Postcards from Italy

Look Down: Italy’s Most Beautiful Floors

Enter a historic villa, palazzo, or cathedral in Italy, and you’ll find that your eyes are almost immediately drawn upwards. Intricate Byzantine mosaics, ornate Renaissance frescoes, and sumptuous Baroque plasterwork cover the ceilings of many of Italy’s most important buildings, a symbol of the wealth and power of the emperors, dukes, and popes who commissioned them centuries ago.


(Photo by Concierge in Umbria via Flickr)

The next time you step into one of Italy’s landmark buildings, however, don’t forget to look down. Many floors can rival the ceilings, and are artistic masterpieces of complex patterns and prestigious materials that have survived the passage of thousands of feet over time. Here are a few of the most interesting floor types, and where to find them.


Some of the earliest and most breathtaking floors in Italy are mosaic, made from small marble, terracotta, glass, and ceramic squares called tesserae laid in a pattern to create anything from simple black and white geometric patterns to stunning multicolored compositions depicting flora and fauna, humans and divinities, and complex mythological scenes or historical military battles. The collapse over time of the buildings above these mosaic floors often served to protect them against the ravages of time, and excavations over the past century have unearthed a number of almost perfectly preserved examples.

The first Roman mosaic floors date from the 2nd century BC, but some the most beautiful examples can be found in the Villa del Casale in Sicily, built in the Late Imperial period, or about 300 AD. This UNESCO World Heritage Site is home to the largest and most intact Roman mosaic floors in Italy, more than 37,000 square feet uncovered in excavations from 1929 to 1960. The most famous sections of this expanse of mosaic floors are the “Chamber of the Ten Maidens”, also known as the “Bikini Girls”, depicting a group of young women competing in sports including discus throwing and weight lifting; and the massive 3,200 square feet “Hunt”, with its scene of hunters and dogs bagging a variety of game.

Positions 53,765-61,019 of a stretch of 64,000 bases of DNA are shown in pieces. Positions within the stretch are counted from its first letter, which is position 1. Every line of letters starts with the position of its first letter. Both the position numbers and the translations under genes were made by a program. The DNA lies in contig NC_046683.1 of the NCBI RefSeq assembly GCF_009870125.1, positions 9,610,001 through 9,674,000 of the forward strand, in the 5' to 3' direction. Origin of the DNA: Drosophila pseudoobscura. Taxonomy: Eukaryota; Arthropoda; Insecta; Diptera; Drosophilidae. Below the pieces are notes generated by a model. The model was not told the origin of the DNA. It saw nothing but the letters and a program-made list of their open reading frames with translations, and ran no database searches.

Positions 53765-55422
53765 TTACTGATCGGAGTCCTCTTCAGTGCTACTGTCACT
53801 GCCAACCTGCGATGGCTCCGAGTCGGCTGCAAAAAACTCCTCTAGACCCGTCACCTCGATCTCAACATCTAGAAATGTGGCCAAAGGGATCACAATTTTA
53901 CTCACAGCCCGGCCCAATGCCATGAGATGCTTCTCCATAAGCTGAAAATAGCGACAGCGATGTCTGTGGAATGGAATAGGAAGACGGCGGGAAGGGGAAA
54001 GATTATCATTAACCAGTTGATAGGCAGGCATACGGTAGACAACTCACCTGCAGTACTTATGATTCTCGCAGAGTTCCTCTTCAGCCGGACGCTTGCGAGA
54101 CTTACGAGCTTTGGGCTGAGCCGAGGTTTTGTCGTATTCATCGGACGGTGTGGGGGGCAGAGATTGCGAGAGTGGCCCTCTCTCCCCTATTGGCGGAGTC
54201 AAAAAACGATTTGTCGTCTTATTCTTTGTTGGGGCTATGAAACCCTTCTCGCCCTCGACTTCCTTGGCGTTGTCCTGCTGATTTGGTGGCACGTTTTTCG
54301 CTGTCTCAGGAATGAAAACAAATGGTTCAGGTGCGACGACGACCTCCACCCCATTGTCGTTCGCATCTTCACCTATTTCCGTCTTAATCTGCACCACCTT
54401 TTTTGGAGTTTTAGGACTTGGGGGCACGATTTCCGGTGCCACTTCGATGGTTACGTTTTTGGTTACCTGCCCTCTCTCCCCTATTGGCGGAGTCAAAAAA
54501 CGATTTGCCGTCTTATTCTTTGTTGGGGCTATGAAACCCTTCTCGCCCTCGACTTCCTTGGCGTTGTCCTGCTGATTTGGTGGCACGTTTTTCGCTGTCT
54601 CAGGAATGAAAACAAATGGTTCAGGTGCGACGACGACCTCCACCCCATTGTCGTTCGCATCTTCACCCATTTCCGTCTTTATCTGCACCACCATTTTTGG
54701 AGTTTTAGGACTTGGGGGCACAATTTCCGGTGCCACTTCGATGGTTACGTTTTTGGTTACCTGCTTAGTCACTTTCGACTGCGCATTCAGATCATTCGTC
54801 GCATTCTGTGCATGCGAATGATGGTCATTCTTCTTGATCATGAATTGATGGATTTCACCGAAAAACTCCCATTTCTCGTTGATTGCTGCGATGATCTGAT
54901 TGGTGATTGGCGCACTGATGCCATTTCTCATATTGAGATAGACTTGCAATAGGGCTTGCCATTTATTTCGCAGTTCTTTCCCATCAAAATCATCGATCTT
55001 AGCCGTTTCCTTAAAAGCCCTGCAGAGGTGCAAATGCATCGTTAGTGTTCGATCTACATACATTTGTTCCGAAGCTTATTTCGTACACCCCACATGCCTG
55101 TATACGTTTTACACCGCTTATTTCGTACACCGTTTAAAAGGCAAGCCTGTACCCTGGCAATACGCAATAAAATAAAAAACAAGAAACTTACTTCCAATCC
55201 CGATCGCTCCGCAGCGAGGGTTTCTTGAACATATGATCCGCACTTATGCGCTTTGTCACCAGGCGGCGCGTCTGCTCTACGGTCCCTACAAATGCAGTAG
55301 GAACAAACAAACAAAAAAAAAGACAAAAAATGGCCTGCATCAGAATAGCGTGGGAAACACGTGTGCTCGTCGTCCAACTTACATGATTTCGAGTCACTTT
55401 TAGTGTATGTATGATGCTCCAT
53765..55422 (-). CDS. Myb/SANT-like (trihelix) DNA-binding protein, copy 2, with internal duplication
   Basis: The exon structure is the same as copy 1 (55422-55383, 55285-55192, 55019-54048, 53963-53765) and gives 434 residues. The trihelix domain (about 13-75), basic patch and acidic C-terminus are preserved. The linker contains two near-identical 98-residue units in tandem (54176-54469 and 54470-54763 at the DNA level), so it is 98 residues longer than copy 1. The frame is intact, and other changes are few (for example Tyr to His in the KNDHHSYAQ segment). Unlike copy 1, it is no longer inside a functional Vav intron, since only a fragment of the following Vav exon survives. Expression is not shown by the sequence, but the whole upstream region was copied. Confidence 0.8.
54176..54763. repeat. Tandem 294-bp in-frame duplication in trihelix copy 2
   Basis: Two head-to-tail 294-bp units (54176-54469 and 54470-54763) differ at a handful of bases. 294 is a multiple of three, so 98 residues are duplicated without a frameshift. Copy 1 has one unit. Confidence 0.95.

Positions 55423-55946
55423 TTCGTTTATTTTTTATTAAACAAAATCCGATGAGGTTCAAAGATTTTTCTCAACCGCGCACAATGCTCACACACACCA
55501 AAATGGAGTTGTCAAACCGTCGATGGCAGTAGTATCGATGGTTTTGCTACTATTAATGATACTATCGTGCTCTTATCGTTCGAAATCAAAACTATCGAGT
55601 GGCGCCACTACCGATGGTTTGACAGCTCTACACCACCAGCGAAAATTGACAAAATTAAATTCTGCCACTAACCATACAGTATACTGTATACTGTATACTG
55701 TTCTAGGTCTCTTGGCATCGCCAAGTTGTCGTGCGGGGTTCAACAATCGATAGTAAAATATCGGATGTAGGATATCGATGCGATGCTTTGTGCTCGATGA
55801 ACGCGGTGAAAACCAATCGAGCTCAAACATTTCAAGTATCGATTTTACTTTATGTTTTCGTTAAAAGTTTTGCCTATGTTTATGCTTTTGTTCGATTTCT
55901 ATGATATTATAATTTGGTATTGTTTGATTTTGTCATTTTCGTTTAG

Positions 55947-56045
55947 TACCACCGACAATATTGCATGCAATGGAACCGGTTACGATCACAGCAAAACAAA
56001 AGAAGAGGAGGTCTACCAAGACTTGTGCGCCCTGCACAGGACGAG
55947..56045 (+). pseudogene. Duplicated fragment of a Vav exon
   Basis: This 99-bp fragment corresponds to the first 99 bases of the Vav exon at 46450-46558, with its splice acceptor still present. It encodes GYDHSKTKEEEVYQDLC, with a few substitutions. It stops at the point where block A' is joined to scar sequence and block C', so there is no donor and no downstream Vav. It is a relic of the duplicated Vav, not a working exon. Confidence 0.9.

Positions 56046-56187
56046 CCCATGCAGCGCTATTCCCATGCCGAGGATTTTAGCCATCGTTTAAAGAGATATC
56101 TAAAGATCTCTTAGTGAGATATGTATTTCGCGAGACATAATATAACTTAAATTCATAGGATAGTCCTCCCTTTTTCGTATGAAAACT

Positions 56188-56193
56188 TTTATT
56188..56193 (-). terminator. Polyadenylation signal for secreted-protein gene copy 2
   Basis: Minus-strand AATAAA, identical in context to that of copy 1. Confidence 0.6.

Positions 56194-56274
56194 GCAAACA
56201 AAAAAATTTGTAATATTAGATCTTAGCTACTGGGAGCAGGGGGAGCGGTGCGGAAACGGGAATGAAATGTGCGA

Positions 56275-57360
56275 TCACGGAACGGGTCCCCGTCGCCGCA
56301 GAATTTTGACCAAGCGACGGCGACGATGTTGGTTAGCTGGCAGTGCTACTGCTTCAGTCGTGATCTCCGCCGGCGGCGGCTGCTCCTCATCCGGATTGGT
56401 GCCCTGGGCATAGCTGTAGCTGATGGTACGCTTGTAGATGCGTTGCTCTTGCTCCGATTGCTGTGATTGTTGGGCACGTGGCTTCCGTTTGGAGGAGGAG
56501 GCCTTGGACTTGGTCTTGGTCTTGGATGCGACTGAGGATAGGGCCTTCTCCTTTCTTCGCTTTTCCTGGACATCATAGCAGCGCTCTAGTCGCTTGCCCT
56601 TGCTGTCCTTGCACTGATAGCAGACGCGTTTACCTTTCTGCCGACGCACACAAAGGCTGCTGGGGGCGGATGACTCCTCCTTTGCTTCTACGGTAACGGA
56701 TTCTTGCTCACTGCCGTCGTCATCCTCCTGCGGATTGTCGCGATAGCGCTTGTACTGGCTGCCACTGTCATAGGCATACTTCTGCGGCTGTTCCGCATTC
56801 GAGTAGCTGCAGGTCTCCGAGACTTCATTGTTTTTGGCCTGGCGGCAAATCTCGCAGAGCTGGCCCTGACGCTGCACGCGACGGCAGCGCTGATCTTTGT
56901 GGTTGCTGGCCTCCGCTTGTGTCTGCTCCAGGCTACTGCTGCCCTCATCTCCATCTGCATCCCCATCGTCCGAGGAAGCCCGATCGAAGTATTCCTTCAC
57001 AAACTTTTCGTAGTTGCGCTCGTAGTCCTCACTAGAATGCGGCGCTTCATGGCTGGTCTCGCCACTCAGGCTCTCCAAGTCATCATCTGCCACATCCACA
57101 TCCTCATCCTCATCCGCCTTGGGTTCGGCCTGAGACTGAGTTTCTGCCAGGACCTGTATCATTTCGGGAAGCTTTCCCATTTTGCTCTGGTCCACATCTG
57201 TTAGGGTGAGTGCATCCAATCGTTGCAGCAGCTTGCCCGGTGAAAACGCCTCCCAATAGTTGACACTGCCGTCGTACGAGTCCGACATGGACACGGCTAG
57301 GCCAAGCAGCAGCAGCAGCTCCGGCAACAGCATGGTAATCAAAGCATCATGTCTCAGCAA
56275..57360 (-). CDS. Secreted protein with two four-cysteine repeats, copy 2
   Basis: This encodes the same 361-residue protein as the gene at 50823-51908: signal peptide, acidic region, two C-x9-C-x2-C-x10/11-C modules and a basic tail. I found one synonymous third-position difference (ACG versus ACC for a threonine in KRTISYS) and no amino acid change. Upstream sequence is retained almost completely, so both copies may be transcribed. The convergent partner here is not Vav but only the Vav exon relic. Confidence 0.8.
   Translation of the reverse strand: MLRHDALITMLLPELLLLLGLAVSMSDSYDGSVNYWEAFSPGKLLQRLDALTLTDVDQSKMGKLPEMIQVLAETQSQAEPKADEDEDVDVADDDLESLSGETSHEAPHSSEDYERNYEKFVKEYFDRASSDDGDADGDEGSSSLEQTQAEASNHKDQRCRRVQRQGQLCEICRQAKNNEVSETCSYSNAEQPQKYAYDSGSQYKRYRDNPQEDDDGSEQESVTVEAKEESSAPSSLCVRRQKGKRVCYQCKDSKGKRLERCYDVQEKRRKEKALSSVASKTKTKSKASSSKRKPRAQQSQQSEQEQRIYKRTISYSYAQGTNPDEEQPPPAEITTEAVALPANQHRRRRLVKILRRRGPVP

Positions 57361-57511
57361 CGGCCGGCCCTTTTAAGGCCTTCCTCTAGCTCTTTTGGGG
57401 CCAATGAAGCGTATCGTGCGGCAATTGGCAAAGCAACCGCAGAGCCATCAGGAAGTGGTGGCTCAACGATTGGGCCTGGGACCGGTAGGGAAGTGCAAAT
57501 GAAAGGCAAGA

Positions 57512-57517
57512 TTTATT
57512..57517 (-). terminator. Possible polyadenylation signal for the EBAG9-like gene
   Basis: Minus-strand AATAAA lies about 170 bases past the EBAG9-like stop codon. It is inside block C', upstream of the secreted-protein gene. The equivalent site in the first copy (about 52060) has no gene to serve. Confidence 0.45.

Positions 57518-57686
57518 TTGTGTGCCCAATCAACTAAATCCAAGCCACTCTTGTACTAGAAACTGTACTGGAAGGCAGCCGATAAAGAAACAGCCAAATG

(Photo by Concierge in Umbria via Flickr)


The direct descendant of Roman mosaics, Cosmatesque floors are made with an elaborate patchwork of geometric mosaics invented by the Cosmati family in Rome, who worked for four generations in the 12th and 13th centuries perfecting the art of the ***opus sectile***—or cut work—technique, in which inlays of delicate triangles and rectangles of colored stone and glass are set into stone matrices or encrusted onto stone bases. The resulting work alternates bands and blocks of intricate mosaic with contrasting bands, guilloches (a repetitive architectural pattern), and simple geometric shapes of unadorned white marble.

san lorenzo fuori di mura, Rome

(Photo by Bob via Flickr)